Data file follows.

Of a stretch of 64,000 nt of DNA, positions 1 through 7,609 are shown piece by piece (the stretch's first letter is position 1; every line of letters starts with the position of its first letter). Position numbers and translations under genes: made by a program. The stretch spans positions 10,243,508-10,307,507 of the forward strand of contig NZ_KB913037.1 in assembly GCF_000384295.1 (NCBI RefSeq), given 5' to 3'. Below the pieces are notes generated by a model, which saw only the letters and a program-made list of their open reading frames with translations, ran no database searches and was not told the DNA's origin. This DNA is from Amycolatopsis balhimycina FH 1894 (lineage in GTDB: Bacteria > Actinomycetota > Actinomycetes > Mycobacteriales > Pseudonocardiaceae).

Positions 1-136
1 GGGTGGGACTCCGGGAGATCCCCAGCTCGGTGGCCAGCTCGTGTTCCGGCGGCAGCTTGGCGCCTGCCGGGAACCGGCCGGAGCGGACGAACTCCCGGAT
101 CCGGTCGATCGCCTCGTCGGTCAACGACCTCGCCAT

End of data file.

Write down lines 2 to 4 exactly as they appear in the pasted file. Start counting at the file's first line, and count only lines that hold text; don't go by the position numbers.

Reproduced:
Positions 1-136
1 GGGTGGGACTCCGGGAGATCCCCAGCTCGGTGGCCAGCTCGTGTTCCGGCGGCAGCTTGGCGCCTGCCGGGAACCGGCCGGAGCGGACGAACTCCCGGAT
101 CCGGTCGATCGCCTCGTCGGTCAACGACCTCGCCAT